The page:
This study evaluates the effectiveness of the KiVa antibullying program in the Netherlands through a randomized controlled trial of students in grades 3–4 (Dutch grades 5–6). The sample involved 98 schools who volunteered to participate in the research, with 245 classes and 4383 students at the baseline (49% girls; M age = 8.7 years), who participated in five measurement waves, collected in three consecutive school years. After the baseline, two-thirds of the schools were assigned to the intervention condition (KiVa or KiVa+, the latter included an additional intervention component of network feedback to teachers) and one-third to the control condition (waiting list, care as usual) with a stratified randomization procedure. The effects of the intervention on self-reported victimization and bullying were tested using cross-classified ordered multinomial models and binomial logistic regression models. These longitudinal models showed that self-reported victimization and bullying reduced more strongly in KiVa-schools compared with control schools, with stronger effects after two school years than after one school year of implementation. The results showed that for students in control schools, the odds of being a victim were 1.29–1.63 higher, and the odds of being a bully were 1.19–1.66 higher than for KiVa students. No significant differences between KiVa and KiVa+ emerged. Overall, the findings provide evidence of the effectiveness of the KiVa program in the Netherlands.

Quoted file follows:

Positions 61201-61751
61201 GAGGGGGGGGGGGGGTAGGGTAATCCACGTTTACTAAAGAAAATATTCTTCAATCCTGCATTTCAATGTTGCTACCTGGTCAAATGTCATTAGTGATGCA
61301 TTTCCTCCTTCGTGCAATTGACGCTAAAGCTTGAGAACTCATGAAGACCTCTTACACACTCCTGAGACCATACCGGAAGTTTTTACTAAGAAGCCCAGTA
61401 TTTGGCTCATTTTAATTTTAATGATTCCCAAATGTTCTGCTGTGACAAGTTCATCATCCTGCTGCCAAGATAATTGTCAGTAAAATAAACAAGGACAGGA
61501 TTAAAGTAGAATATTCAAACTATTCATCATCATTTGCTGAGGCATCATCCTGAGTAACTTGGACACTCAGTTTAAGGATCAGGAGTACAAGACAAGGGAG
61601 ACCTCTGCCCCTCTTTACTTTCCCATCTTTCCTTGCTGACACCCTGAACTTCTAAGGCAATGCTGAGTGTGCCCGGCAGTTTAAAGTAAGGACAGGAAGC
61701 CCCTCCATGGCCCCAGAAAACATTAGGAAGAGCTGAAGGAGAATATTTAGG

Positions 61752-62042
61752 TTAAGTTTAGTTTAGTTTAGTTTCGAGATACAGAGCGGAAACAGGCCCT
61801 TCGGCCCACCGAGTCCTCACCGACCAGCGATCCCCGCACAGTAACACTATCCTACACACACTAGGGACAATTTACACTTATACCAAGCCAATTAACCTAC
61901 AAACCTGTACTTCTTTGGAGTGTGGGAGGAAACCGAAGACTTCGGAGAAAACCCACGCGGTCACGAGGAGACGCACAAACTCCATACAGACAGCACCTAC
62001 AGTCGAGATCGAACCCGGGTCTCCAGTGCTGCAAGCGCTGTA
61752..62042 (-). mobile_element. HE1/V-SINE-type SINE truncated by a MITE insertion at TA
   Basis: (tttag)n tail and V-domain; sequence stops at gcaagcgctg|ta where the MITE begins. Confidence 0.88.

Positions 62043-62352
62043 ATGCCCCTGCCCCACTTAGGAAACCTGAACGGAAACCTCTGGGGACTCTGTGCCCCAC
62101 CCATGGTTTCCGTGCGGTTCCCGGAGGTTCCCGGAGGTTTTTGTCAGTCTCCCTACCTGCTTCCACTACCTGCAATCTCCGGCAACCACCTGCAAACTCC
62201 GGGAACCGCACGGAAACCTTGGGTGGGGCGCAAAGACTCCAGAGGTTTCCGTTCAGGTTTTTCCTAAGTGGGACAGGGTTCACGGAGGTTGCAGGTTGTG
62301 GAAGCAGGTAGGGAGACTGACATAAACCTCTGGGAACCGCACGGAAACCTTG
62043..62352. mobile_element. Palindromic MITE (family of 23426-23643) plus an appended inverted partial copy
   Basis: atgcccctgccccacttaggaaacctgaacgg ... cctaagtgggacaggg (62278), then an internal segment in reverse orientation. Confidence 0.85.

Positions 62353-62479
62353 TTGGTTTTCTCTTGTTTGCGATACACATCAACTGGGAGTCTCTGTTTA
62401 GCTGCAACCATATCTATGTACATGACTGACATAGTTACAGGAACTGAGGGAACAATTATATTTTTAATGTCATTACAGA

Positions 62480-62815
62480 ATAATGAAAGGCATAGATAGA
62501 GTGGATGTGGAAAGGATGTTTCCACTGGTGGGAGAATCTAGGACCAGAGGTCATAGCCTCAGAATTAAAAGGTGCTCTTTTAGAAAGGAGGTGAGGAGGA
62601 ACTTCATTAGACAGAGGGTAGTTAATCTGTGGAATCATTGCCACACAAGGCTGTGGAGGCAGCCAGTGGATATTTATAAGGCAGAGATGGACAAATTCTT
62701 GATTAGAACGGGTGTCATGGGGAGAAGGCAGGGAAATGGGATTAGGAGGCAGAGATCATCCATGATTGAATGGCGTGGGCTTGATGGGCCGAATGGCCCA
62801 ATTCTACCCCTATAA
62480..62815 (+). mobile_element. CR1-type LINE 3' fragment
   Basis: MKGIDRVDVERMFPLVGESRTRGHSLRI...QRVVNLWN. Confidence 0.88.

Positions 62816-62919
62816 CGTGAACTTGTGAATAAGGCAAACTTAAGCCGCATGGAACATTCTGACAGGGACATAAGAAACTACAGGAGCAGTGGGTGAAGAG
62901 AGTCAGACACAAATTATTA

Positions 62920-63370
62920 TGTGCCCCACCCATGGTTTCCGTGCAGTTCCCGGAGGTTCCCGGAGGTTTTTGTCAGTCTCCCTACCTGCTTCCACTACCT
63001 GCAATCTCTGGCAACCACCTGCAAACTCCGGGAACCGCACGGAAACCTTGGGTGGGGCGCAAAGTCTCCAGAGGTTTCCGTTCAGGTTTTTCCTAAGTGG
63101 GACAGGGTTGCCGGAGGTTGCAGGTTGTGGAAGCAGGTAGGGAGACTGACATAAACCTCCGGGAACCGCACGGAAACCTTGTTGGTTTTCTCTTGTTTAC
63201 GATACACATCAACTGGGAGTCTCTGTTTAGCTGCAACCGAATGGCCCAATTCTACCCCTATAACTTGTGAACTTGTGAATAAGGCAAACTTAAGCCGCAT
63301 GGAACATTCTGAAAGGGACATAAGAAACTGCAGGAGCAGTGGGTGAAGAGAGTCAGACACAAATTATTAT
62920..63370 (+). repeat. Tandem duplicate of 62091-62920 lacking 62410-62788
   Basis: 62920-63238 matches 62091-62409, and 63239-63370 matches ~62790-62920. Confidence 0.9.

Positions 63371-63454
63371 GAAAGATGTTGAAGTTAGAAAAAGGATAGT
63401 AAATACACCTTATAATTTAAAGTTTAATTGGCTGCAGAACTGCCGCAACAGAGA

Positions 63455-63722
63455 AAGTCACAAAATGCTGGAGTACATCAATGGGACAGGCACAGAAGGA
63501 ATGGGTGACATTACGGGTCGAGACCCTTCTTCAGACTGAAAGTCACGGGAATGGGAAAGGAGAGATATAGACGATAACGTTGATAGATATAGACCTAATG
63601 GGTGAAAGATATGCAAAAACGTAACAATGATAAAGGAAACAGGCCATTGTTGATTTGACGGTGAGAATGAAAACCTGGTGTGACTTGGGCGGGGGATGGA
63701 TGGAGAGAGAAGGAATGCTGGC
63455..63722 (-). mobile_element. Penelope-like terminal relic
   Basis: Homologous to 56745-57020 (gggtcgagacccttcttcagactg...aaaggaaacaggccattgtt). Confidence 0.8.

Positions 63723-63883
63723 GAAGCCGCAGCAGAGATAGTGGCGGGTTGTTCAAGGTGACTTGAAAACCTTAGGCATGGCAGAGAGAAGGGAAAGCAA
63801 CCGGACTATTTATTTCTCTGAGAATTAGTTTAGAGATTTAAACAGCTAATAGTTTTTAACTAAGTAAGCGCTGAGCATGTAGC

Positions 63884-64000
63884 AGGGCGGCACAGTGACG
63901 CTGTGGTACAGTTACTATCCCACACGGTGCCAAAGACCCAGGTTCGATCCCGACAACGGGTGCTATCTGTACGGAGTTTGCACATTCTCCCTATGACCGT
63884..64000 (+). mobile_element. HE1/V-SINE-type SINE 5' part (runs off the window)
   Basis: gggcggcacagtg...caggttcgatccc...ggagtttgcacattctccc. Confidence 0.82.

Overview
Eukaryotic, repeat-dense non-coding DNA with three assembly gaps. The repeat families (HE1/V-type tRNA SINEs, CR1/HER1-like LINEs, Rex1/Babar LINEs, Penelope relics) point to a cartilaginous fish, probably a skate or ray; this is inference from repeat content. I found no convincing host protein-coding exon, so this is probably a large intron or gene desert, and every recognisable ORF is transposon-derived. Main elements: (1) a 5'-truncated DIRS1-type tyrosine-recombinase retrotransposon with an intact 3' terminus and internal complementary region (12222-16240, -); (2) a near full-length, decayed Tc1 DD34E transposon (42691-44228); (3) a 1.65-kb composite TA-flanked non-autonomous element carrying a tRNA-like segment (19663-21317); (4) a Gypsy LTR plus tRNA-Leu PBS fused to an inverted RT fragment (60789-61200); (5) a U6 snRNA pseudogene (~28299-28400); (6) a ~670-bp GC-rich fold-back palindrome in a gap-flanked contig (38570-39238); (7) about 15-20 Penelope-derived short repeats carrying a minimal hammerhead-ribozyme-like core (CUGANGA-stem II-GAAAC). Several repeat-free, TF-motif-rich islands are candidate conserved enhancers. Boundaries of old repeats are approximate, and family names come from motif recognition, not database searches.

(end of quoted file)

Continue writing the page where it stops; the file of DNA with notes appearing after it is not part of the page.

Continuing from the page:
Huitsing, G., Lodder, G., Browne, W., Oldenburg, B., van der Ploeg, R., & Veenstra, R. (2020). A large-scale replication of the effectiveness of the KiVa Antibullying Program: A randomized controlled trial in the Netherlands. Prevention Science. https://doi.org/10.1007/s11121-020-01116-4